‘Dear Evan Hansen’ Kicks Off Toronto Film Festival With High Emotions Thanks to In-Person Return

‘Dear Evan Hansen’ Kicks Off Toronto Film Festival With High Emotions Thanks to In-Person Return

The Toronto International Film Festival marked a poignant in-person return on Thursday evening, with the opening night title “Dear Evan Hansen.”

Before a single frame of the cathartic tearjerker starring Ben Platt was screened, festival co-heads Cameron Bailey and Joana Vicente primed the room at Toronto’s Roy Thomson Hall. Normally packed to the gills in pre-COVID times, the auditorium was a barely at 50% capacity thanks to social distancing measures in view of the ongoing pandemic.

Bailey and Vicente spoke of resilience and gratitude for the industry and public coming back together at TIFF. An officer of the Canadian film commission followed, underscoring that “Dear Evan Hansen” was the perfect film to welcome audiences back after an all-virtual edition in 2020 because of its simple message: “You are not alone.”

Mayor of Toronto John Tory then surprised the crowd with an off-the-cuff speech, at one point nearly overcome, saying “This is the greatest city in the greatest country in the world, and we’re stronger than ever.”

So, yeah, the room was ready to laugh and cry beside each other in the dark.

Platt introduced the film with supporting cast Amandla Stenberg, Julianne Moore, Danny Pino, Colton Ryan and Nik Dodani. Director Stephen Chbosky, standing beside musical scribe and adaptive screenplay writer Steven Levenson, said “as far is I’m concerned, you’re here for the opening night of cinema in North America.” Stars Amy Adams and Kaitlyn Dever appeared via Zoom.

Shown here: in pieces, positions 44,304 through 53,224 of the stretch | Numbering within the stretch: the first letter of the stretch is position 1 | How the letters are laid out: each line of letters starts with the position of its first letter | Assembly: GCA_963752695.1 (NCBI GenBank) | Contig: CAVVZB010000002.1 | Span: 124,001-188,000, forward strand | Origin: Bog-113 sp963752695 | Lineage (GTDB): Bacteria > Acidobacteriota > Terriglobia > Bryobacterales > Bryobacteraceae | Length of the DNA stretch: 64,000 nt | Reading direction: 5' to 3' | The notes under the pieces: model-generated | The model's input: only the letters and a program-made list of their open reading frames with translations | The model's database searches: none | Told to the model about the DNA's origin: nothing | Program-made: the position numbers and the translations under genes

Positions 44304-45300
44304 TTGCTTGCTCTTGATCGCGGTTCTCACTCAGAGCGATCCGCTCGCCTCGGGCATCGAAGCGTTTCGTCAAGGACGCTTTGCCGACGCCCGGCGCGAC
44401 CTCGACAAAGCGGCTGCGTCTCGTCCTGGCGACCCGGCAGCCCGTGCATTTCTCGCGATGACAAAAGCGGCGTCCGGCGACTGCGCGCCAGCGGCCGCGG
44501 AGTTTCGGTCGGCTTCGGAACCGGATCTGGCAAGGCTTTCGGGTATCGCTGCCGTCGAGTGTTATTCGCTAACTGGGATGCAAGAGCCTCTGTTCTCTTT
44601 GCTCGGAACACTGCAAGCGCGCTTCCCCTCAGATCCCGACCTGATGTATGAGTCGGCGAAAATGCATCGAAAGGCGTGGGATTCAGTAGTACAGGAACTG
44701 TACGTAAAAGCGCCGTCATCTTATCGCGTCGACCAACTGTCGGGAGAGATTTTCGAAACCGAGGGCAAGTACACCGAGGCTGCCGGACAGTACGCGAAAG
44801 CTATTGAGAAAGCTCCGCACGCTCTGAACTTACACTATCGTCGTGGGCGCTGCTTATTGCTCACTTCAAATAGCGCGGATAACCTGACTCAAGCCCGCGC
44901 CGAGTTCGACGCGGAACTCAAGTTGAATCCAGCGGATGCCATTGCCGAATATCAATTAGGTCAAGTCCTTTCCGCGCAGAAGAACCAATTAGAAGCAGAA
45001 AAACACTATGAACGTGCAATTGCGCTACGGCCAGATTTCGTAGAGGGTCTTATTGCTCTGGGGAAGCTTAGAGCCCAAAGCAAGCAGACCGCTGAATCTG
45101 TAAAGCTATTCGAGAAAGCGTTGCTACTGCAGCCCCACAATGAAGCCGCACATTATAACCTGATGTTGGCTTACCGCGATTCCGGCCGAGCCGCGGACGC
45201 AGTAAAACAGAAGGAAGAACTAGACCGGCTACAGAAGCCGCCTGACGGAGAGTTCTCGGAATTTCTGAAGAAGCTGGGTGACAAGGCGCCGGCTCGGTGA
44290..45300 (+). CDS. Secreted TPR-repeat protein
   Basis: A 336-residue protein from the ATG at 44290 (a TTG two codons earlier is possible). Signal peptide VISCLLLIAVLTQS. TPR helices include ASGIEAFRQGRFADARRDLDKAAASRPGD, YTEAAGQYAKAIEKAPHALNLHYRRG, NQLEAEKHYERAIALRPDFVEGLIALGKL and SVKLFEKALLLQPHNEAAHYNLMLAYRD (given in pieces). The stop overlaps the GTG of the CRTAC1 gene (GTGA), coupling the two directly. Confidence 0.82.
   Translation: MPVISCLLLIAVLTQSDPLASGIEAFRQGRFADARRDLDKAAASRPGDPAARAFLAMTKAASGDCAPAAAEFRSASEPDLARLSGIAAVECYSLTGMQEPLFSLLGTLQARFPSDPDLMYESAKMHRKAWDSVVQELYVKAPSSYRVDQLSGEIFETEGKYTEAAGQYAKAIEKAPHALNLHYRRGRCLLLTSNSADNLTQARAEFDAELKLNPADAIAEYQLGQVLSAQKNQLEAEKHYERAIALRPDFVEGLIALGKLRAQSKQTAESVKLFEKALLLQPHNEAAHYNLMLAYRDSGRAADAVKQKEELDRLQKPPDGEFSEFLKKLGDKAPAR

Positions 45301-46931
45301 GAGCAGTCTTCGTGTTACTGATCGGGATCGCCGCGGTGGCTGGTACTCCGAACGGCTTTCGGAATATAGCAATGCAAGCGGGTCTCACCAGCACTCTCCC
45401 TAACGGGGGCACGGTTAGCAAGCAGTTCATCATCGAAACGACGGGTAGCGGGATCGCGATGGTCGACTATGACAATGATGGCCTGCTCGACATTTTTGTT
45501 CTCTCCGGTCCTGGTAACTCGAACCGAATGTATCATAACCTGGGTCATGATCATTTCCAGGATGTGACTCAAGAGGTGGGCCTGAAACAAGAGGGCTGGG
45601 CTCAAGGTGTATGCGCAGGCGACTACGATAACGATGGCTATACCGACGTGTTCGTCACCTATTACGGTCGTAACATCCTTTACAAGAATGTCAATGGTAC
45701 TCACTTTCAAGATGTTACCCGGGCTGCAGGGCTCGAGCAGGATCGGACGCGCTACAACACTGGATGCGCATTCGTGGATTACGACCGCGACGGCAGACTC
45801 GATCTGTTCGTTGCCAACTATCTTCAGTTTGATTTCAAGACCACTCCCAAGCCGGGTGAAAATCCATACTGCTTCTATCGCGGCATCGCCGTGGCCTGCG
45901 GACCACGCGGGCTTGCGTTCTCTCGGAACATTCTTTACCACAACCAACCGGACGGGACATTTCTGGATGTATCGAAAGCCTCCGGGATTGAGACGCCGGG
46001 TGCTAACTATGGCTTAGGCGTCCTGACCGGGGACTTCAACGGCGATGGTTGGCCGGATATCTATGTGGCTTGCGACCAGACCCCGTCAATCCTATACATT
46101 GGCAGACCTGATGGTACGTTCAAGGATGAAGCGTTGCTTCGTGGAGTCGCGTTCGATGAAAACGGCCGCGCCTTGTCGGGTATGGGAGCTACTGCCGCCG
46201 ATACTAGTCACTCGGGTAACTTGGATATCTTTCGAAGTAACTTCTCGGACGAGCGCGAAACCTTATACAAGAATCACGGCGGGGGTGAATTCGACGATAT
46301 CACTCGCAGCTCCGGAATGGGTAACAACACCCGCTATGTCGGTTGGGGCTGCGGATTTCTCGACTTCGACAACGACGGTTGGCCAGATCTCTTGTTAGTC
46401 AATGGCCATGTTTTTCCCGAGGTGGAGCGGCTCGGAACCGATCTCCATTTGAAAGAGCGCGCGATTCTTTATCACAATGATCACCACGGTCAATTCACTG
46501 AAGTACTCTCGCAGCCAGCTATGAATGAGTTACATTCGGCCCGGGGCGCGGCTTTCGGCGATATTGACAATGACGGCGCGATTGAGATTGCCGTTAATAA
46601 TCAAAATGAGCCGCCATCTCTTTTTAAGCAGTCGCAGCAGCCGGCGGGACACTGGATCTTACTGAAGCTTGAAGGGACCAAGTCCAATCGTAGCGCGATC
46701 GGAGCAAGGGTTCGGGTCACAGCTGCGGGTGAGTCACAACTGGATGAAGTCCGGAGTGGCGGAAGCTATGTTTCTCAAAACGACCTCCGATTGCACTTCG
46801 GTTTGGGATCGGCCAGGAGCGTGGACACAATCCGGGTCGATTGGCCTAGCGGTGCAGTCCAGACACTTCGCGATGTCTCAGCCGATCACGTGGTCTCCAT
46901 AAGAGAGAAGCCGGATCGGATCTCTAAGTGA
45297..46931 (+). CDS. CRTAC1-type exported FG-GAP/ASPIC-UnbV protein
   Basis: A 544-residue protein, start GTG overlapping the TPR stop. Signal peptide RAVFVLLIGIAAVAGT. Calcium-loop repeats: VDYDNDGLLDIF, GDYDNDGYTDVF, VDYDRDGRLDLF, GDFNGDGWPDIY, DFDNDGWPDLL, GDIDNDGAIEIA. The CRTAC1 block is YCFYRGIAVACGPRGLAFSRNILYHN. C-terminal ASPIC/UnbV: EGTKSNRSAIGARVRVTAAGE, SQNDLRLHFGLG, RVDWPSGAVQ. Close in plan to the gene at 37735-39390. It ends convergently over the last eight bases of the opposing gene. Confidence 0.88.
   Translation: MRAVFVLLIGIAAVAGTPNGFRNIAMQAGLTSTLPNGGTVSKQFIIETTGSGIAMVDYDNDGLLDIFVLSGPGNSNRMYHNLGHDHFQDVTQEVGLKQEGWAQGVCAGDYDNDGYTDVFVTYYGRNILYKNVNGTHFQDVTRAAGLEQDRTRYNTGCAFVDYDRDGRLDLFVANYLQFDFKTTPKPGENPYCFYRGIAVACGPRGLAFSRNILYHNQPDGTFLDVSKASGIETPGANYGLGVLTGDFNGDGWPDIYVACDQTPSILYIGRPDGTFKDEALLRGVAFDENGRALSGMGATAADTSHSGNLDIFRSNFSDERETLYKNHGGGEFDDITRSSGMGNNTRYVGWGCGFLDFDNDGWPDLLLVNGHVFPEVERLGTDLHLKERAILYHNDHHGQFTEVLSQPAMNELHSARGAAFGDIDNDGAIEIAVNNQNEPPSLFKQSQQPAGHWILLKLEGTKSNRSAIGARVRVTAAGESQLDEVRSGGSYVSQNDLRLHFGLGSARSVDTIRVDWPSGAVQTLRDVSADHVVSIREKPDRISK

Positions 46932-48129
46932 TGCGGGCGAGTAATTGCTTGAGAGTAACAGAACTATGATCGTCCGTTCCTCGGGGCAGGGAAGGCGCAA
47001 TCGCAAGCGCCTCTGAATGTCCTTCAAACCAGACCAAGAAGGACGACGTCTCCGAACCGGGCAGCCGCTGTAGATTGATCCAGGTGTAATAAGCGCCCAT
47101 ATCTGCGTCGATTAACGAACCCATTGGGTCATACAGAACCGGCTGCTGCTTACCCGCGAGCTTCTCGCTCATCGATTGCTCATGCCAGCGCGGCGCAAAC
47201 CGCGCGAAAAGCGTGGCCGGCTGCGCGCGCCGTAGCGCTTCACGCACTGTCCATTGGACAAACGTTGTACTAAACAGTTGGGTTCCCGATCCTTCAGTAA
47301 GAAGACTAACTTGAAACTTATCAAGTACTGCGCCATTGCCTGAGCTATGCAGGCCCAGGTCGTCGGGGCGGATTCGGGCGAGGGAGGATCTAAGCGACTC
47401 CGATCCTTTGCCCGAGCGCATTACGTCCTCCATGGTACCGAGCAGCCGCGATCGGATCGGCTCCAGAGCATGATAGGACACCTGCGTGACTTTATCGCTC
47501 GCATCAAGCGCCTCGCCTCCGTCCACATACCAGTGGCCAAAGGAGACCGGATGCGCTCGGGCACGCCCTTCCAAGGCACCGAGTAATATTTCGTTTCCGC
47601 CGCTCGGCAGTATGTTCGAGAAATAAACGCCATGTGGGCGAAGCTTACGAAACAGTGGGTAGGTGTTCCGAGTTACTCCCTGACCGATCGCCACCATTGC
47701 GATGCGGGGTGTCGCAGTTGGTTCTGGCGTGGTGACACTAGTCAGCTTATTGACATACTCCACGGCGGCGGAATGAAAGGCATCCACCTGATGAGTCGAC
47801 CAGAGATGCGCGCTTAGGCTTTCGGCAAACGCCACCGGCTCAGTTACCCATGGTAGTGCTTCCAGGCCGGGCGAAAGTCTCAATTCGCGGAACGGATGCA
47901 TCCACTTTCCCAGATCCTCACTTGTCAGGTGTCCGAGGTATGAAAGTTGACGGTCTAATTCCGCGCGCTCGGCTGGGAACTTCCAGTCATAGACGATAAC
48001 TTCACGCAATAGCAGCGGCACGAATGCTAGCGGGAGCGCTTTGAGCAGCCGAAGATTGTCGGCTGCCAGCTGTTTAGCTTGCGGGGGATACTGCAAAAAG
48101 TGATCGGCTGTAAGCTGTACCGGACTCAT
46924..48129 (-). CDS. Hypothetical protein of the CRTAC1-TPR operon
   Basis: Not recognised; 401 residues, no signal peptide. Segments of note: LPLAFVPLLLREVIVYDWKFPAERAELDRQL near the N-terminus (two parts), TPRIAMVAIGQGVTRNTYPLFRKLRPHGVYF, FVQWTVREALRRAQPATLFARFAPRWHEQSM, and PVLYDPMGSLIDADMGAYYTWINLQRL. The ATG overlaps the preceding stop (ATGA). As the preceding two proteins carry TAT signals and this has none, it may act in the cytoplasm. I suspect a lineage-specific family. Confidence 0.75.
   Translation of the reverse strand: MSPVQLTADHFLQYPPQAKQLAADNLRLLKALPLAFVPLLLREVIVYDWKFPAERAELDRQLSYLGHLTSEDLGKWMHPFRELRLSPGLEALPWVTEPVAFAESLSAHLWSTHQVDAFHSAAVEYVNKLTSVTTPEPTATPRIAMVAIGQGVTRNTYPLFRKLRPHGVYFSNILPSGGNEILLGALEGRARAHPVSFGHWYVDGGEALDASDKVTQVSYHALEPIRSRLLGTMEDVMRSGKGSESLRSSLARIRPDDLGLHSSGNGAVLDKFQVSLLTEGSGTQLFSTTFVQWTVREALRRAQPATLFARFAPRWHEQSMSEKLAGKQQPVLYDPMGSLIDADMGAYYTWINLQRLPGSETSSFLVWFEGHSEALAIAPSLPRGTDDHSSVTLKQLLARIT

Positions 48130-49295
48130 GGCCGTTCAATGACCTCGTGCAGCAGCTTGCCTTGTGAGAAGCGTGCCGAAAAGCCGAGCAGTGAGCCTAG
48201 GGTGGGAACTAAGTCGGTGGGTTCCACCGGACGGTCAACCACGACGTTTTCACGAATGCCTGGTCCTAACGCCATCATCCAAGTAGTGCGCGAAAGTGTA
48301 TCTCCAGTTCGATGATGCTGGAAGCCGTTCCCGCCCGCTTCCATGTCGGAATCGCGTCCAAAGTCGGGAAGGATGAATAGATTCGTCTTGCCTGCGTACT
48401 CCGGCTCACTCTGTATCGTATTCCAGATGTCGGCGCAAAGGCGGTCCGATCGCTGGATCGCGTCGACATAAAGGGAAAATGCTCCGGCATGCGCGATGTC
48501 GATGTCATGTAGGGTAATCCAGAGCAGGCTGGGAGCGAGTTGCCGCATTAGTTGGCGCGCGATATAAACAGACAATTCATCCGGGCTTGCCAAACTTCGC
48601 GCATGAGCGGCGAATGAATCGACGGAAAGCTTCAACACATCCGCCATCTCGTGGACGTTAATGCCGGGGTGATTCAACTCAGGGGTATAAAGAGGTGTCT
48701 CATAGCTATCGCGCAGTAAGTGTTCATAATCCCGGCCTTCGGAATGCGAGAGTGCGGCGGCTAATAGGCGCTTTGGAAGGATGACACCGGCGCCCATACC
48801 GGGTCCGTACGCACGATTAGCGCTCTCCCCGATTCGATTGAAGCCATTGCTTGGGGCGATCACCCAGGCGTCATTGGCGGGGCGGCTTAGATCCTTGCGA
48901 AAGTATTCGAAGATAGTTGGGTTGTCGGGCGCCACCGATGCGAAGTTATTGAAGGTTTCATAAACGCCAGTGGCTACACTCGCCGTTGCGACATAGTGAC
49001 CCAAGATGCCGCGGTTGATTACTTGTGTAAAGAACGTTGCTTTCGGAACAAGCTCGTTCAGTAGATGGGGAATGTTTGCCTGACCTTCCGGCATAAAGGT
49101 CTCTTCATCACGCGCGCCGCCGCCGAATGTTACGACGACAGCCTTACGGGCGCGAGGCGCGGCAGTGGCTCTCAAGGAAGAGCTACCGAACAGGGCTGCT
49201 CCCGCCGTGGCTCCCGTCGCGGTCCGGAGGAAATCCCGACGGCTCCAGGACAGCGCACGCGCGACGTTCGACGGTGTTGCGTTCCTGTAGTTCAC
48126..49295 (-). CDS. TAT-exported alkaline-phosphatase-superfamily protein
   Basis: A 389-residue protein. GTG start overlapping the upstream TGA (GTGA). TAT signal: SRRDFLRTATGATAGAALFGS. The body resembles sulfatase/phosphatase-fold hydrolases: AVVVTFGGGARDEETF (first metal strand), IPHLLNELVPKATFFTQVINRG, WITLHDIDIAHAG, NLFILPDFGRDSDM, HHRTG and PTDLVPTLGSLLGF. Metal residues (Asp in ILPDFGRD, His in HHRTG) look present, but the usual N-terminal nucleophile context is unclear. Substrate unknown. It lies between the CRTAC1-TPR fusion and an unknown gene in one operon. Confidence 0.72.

A Tony-winning musical, Universal’s “Dear Evan Hansen” follows a lonely and troubled teen who is catapulted into the lives of a grieving family after a mix up over the authorship of a letter. As he gains the trust and affection of his new admirers, a chasm around his lie grows larger as connections from his old life erode.

Audience members liberally embraced each other and wiped at their eyes during dramatic numbers, and shared glances and laughs as well. The reaction could well have been an advertisement for the moviegoing experience in general. After credits rolled and the cast and filmmakers took to the stage for a Q&A, Platt received a standing ovation.

“He’s become so wrapped up in who I am,” Platt said of the titular role.

Moore confessed that she had not sung aloud “since I did ‘The Music Man’ in high school,” but found strength playing opposite “this beautiful performance from Ben.”

Chbosky perhaps summed it up best when he was asked why he gravitates toward stories about coming of age (as he has in previous work like “The Perks of Being a Wallflower” and “Wonder.”)

“Whatever tragedies we may have experienced In our families over the last year, we are alive. We are here. The movie rocks,” he said.

This is Chobsky’s first time tackling a musical, though he has adapted screenplays for the filmed version of “Rent” and the Disney live action version of “Beauty and the Beast.” Benj Pasek and Justin Paul, billed professionally as Pasek and Paul, wrote the music and lyrics.

In an interview with Variety published Thursday, Chobsky detailed his determination that the movie’s singing feel live and urgent.

“To me, live singing was a cornerstone of this particular movie. I had an instinct that the more matter of fact we could be about the music, the more the dialogue and lyrics are almost indistinguishable in how we approach them, that the tone would be more grounded and real. We’re dealing with real grief, real emotions; there really isn’t any fantasy,” he said.

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